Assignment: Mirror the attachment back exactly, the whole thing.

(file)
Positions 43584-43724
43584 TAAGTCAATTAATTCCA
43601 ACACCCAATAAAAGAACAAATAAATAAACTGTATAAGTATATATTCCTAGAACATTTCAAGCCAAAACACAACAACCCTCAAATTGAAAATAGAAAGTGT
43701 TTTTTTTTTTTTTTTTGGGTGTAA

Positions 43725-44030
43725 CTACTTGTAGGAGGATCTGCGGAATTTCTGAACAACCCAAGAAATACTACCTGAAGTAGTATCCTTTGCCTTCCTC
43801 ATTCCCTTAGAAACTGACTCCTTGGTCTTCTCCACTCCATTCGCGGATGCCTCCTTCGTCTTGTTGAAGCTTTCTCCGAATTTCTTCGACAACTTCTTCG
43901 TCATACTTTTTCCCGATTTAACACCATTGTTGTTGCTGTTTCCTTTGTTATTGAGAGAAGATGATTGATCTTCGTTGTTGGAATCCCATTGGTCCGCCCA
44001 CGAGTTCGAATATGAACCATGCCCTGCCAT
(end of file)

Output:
Positions 43584-43724
43584 TAAGTCAATTAATTCCA
43601 ACACCCAATAAAAGAACAAATAAATAAACTGTATAAGTATATATTCCTAGAACATTTCAAGCCAAAACACAACAACCCTCAAATTGAAAATAGAAAGTGT
43701 TTTTTTTTTTTTTTTTGGGTGTAA

Positions 43725-44030
43725 CTACTTGTAGGAGGATCTGCGGAATTTCTGAACAACCCAAGAAATACTACCTGAAGTAGTATCCTTTGCCTTCCTC
43801 ATTCCCTTAGAAACTGACTCCTTGGTCTTCTCCACTCCATTCGCGGATGCCTCCTTCGTCTTGTTGAAGCTTTCTCCGAATTTCTTCGACAACTTCTTCG
43901 TCATACTTTTTCCCGATTTAACACCATTGTTGTTGCTGTTTCCTTTGTTATTGAGAGAAGATGATTGATCTTCGTTGTTGGAATCCCATTGGTCCGCCCA
44001 CGAGTTCGAATATGAACCATGCCCTGCCAT